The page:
From barcodes embedded in songs to product links in DVD's to holographic commercial projections, G-Man Music & Radical Radio President Scott G tells artists who try to fend off advertising encroaching upon their creations to stop complaining. Everything is about promotion. The hit songs on the radio are just promotions (paid in many cases) for album sale as are the lyrics within the songs themselves promotion for other products.
It's all heading toward what we'll call blended advertising.
Advertising that will no longer stand alone but become an integrated portion of content itself. In many cases, we already have that with product integration and adver-movies to name just two, but the ad and the content are, for the most part, still separate entities. We are moving towards a possible future where advertising is no longer a stand-alone effort but a seamlessly integrated component of content. In essence, there will be no more ad agencies but rather, content agencies.
UPDATE: And here's a New York Times piece confirming this notion of "brand wrangler."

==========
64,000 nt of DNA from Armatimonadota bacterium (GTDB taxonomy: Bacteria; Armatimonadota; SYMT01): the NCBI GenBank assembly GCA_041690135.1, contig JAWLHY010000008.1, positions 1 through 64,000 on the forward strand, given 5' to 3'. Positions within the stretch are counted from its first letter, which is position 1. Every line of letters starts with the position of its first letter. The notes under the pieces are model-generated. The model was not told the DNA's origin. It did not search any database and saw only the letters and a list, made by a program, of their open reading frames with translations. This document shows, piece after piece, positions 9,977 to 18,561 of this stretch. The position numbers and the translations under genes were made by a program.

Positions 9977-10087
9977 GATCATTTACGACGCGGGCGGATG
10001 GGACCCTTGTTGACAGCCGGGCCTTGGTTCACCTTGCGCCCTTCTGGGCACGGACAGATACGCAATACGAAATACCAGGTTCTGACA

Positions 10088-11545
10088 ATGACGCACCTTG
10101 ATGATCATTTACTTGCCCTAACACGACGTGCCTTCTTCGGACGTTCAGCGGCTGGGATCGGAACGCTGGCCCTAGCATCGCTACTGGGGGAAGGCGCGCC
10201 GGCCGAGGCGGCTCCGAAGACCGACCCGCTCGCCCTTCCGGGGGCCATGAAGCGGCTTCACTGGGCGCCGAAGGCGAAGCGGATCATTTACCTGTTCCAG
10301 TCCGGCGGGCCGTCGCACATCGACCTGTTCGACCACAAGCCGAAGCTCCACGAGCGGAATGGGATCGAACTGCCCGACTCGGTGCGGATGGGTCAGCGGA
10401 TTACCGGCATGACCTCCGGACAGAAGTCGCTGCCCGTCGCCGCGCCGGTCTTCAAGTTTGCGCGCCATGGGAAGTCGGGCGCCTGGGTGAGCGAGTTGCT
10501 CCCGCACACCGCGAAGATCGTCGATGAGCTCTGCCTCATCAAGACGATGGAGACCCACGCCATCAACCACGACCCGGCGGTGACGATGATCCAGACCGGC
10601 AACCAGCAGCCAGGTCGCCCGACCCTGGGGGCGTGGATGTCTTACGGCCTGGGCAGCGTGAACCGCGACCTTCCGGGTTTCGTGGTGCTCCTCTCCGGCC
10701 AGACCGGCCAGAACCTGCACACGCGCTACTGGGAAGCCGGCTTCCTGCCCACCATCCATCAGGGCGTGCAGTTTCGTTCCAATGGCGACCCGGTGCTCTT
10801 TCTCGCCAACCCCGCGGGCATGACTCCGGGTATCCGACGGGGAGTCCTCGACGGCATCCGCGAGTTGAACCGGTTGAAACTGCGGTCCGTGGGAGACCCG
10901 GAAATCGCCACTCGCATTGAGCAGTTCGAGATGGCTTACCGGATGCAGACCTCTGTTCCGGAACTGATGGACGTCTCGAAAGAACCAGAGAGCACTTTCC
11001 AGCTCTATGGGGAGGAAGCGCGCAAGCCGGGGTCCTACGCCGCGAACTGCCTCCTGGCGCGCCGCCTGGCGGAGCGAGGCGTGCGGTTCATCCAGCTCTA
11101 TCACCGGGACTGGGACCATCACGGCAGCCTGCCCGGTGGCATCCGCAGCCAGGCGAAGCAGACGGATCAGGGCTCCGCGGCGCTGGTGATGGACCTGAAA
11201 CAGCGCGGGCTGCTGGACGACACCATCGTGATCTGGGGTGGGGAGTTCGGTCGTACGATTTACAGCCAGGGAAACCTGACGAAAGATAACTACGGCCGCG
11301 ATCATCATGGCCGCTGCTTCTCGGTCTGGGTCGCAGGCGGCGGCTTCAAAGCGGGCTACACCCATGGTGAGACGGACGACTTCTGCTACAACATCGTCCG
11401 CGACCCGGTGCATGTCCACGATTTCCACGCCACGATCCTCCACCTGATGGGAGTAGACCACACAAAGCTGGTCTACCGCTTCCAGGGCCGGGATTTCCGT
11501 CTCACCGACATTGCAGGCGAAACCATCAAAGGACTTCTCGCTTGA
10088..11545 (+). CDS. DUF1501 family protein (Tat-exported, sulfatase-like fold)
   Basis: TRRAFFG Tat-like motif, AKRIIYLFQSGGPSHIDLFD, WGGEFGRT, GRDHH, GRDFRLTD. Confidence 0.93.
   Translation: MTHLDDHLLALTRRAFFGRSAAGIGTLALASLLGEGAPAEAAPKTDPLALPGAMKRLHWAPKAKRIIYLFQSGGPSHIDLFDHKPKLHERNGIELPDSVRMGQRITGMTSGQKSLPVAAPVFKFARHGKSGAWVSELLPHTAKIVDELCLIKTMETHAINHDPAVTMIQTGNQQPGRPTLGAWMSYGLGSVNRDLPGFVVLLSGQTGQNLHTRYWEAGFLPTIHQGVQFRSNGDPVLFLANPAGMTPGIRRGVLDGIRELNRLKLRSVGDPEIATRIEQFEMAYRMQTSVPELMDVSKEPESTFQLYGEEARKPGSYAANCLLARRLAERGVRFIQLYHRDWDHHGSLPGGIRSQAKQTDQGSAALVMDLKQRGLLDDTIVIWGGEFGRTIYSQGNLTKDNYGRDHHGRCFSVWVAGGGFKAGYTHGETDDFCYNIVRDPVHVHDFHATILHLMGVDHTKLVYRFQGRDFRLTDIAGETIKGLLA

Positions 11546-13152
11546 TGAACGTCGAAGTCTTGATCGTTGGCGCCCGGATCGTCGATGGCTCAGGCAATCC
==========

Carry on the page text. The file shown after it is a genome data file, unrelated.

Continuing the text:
Cities, and the interested parties behind them, are turning to the Times Square model in efforts to revitalize and rezone city districts and large electronic signage is playing a starring role. Those in favor of this move cite point to New York's success in turning Times Square from porn central to the electrified ad capital it is today. Critics claim this move will simply make every city look alike and therefore remove any special character the city might once have had.
Another point to consider in all of this is what vision of itself a city wants to project to the rest of the country and to the world.
During the dawn of the millennium, visuals of the world's cities flashed across the television screen as news operations covered each time zone's birth of a new millennium. Among all of the planet's cities, New York's Times Square stood out as the most commercial, most gaudy and most unbecoming city of the bunch. Those who involve themselves in the making of a city's landscape would do well to think long and hard before making parts of their cities one gigantic billboard. We already have a Times Square. We don't need hundreds more.